Orange Juice
American supermarkets often obscure the fact that oranges—all citrus fruits, really—are a delicacy. In the United States, they’re only grown in the hot climates of Florida (and to a lesser extent in California and Arizona). That means that after transporting the raw fruit to the processing plant and then getting the juice to market, the product has already traveled thousands of miles. Oranges are also very thirsty crops, often consuming hundreds of thousands of cubic feet of water per hectare, and they’re usually heavily treated with pesticides. One estimate from Treehugger.com put the amount of greenhouse gas emissions caused by Tropicana Pure Premium orange juice at 3.6 times the emissions created by bottled water.


Although all commercial orange juice undergoes processing, packaging, pasteurization, and refrigeration, not-from-concentrate juices are the least environmentally damaging, since they’re spared the energy costs of the dehydrating machinery that concentrated orange juice is put through. The worst kind of all is from-concentrate juice that’s been rehydrated and packaged by a distributor (such as Minute Maid). The only truly green way to enjoy orange juice is juicing local oranges yourself.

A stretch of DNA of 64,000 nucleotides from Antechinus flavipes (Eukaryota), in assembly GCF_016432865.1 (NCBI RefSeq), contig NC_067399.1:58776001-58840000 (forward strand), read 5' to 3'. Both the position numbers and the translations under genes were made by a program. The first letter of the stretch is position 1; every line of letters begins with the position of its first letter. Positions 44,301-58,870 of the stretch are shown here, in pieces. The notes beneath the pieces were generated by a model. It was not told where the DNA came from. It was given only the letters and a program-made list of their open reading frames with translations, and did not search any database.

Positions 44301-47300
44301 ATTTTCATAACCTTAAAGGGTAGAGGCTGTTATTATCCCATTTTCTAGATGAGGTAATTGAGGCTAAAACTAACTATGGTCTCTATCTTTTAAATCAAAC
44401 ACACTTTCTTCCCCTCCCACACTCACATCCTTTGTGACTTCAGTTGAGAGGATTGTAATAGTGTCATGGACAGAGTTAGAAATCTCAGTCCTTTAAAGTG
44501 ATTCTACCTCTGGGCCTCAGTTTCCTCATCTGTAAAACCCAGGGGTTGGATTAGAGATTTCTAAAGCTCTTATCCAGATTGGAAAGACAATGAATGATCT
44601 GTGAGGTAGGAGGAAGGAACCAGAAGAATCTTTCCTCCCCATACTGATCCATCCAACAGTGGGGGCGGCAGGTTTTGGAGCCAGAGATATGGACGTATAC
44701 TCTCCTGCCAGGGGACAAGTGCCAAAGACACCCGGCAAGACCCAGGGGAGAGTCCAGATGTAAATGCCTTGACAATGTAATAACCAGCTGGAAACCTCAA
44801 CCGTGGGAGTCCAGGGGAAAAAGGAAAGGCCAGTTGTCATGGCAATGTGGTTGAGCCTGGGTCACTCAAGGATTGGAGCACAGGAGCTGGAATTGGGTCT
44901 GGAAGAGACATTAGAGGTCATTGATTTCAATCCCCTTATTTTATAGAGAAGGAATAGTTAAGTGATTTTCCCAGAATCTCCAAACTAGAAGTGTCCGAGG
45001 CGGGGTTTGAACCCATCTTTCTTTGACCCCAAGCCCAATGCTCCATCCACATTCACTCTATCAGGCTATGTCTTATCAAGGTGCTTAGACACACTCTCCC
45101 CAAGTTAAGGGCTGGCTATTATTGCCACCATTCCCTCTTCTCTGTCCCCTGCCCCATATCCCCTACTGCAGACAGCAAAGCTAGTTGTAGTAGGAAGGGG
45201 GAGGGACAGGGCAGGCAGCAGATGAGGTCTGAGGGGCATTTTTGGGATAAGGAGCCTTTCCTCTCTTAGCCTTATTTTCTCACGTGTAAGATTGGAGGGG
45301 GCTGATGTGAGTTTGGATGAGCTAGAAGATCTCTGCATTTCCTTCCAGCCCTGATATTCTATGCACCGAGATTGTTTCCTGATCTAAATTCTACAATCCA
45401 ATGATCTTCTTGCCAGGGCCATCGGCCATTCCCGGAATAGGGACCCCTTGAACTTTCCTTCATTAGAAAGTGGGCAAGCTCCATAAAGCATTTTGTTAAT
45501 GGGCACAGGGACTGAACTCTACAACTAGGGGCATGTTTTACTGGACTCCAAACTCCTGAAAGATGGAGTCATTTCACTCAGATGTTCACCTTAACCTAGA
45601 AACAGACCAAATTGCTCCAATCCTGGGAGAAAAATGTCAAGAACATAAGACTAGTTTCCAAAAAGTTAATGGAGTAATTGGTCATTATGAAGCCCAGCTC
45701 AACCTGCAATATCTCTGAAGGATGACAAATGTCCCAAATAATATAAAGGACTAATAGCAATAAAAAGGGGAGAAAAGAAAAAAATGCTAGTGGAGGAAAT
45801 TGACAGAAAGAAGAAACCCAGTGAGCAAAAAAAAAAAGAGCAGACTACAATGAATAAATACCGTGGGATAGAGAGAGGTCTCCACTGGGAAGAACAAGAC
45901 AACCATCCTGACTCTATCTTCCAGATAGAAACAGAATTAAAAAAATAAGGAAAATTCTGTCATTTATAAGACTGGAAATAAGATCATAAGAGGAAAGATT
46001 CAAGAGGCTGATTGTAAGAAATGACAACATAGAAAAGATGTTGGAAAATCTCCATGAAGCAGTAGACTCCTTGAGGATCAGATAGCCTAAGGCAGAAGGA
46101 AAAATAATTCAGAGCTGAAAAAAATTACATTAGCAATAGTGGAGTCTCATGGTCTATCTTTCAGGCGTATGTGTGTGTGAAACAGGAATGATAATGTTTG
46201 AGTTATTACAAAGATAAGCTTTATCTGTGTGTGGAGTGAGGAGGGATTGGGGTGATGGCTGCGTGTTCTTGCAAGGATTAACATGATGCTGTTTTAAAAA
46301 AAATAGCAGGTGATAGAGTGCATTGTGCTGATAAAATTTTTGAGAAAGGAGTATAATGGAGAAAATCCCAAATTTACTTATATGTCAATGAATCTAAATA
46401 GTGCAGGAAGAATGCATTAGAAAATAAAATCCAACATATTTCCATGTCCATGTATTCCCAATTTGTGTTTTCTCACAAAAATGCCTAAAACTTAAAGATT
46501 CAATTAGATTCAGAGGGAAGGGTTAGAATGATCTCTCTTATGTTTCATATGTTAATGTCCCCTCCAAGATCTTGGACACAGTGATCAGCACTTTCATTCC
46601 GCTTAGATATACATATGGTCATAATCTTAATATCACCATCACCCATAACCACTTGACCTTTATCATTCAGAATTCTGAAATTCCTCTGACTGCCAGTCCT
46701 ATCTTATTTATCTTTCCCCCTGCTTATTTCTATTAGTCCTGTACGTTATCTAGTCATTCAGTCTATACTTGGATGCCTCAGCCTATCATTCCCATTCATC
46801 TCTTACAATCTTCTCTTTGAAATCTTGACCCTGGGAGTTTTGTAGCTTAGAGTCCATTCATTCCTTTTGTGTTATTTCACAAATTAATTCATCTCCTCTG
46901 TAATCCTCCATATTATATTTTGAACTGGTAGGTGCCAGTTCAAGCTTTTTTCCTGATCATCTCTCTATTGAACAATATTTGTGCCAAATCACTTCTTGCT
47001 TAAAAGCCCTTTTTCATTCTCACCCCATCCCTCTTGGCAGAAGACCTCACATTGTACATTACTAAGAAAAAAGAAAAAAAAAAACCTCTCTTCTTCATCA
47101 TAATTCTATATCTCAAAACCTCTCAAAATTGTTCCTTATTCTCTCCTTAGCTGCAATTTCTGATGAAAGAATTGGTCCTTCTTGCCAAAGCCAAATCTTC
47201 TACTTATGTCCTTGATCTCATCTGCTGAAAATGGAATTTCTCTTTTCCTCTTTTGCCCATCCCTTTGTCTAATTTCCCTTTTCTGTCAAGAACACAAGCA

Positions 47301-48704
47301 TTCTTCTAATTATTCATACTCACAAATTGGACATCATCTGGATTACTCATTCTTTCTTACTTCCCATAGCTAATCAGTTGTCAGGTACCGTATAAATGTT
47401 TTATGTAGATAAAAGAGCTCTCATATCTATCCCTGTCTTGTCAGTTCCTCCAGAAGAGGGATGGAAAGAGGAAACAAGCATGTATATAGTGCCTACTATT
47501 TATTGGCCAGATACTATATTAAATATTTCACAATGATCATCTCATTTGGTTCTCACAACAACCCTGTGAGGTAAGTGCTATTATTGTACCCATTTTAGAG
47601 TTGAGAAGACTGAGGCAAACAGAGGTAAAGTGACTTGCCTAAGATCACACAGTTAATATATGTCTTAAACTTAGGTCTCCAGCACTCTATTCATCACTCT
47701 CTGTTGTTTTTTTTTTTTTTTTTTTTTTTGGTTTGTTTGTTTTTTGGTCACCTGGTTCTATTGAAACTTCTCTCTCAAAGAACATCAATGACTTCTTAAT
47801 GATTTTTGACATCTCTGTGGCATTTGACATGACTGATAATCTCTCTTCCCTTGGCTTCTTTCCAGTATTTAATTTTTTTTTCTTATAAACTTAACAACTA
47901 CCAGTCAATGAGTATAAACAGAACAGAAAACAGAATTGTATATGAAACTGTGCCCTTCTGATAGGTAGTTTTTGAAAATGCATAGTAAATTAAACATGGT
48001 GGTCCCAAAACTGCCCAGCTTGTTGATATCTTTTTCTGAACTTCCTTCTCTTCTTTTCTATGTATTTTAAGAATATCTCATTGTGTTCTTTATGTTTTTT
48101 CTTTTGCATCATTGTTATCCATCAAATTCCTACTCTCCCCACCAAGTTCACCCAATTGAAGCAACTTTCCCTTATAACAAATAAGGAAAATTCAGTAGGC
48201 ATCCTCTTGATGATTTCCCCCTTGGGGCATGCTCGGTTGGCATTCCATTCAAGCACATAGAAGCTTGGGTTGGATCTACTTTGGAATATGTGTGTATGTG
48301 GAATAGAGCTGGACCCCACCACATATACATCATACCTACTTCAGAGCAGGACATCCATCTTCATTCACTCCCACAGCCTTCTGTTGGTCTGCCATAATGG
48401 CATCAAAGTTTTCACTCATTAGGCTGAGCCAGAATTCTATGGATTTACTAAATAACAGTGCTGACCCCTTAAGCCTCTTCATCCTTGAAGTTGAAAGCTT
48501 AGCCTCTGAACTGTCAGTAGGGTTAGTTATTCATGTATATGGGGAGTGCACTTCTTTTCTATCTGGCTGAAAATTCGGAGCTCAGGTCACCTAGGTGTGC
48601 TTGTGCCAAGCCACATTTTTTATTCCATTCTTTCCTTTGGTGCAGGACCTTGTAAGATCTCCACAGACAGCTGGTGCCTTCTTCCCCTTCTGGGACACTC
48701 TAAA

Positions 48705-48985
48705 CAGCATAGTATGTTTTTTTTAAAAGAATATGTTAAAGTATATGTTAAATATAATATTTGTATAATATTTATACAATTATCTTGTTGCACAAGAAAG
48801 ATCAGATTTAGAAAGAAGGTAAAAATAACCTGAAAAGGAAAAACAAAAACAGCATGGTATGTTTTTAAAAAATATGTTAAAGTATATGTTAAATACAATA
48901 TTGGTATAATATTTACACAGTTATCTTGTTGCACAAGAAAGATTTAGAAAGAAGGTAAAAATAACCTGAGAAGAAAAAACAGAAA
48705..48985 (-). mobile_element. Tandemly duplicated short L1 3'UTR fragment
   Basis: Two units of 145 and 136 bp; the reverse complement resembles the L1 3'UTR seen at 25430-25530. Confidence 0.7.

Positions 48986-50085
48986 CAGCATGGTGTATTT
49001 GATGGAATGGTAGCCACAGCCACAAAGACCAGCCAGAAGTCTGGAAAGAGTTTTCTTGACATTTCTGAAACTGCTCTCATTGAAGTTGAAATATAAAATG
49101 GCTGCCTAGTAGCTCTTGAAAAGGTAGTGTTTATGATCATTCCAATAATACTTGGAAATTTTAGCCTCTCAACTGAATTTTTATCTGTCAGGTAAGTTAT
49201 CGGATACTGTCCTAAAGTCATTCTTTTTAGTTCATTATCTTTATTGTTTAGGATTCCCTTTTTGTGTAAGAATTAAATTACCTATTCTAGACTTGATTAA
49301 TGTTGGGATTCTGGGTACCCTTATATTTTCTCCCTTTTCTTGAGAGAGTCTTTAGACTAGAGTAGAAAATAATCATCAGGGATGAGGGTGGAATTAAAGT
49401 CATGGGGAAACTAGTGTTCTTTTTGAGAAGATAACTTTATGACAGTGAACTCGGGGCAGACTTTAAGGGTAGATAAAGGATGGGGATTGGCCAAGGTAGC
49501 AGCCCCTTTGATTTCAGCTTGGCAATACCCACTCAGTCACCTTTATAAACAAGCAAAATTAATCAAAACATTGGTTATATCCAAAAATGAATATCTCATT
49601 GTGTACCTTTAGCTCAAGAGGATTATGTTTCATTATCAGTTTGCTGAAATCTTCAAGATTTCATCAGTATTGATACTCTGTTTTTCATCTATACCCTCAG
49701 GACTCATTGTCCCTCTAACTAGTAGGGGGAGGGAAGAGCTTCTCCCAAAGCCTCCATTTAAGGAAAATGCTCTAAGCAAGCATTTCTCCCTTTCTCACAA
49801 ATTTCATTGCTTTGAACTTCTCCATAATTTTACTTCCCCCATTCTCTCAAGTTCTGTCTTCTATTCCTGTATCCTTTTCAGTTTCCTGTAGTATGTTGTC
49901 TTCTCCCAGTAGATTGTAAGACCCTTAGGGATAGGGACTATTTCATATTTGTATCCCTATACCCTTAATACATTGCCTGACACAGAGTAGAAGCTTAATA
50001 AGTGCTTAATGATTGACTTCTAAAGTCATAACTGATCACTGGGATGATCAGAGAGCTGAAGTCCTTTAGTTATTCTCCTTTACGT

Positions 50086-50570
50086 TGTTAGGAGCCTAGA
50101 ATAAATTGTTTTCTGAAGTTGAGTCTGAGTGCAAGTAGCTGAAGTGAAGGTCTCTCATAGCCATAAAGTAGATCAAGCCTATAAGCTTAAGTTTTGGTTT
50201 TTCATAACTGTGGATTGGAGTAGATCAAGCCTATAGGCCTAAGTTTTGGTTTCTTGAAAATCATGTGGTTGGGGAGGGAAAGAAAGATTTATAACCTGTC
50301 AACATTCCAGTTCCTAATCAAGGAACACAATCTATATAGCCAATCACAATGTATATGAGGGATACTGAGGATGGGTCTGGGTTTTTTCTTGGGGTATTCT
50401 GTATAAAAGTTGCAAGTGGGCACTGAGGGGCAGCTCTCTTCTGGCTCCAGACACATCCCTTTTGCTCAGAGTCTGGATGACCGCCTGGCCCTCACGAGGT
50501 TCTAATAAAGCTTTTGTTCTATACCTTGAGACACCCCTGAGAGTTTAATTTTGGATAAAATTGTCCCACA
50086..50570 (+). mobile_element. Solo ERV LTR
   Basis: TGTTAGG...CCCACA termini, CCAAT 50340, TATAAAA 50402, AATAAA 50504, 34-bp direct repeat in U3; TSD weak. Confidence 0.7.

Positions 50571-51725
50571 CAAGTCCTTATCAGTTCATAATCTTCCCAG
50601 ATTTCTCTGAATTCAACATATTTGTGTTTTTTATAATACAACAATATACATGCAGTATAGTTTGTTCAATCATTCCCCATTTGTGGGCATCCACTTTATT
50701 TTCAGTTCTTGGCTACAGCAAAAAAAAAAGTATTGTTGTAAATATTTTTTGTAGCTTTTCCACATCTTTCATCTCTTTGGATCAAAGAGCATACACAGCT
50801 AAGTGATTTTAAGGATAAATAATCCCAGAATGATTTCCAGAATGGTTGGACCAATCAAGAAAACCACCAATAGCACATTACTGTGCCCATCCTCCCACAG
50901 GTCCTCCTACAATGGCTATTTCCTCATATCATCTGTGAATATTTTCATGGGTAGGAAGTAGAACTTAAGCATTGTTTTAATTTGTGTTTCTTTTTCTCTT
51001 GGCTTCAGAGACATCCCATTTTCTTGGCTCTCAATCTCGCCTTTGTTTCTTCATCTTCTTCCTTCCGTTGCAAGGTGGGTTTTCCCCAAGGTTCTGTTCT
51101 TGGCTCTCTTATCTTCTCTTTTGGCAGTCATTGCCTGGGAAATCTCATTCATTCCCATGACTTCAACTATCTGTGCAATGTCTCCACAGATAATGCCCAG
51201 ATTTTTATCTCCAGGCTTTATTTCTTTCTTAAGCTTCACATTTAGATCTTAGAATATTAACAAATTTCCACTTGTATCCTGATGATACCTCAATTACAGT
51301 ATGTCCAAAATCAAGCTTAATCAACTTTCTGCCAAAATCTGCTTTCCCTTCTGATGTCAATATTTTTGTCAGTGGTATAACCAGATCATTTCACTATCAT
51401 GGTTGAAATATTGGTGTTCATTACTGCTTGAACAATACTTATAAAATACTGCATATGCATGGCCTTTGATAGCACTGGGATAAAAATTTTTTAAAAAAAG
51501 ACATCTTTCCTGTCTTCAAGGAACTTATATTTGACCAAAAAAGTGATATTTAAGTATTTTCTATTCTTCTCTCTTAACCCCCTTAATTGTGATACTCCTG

Soybeans
Sorry, lovers of edamame. Despite the health benefits of eating tofu and soy products instead of animal proteins, the cultivation of soybeans isn’t very good for the environment. Soybeans are huge in Brazil, and the boom has resulted in the deforestation of the Amazon rain forest in order to make way for farmland. The Nature Conservancy estimates that since 2000, acreage of soybean fields in Brazil has increased 13.6 percent every year. They also report that one-seventh of the Amazon has already been clear-cut to make way for soybeans, along with cattle ranching. World soybean production has quintupled since 1950, and the versatile legumes are now used for just about everything—human food products, animal feed, biofuel, cosmetics, soap, and plastics. Growers moved large parts of the operations to China, India, and Brazil because of the looser environmental regulations and worker protections in place there.


The Nature Conservancy also reports that 87 percent of the soybeans grown in the United States (50 percent worldwide) are genetically modified, and that although they’ve supposedly been engineered to resist pests, they actually require more pesticides than traditional beans do. In the United States, soybeans are the second-most pesticide-intensive crop grown after corn, and the pesticide runoff infects groundwater, poisoning other plants and animals.    


In an increasingly diverse and globalized world, it’s difficult to acquire everything from local, sustainable, organic, fair-trade, and cruelty-free means, but we do what we can, when we can. And for these four troublesome foods, perhaps the only positive thing we can do is eat less of them.


Photo source: Wikimedia Commons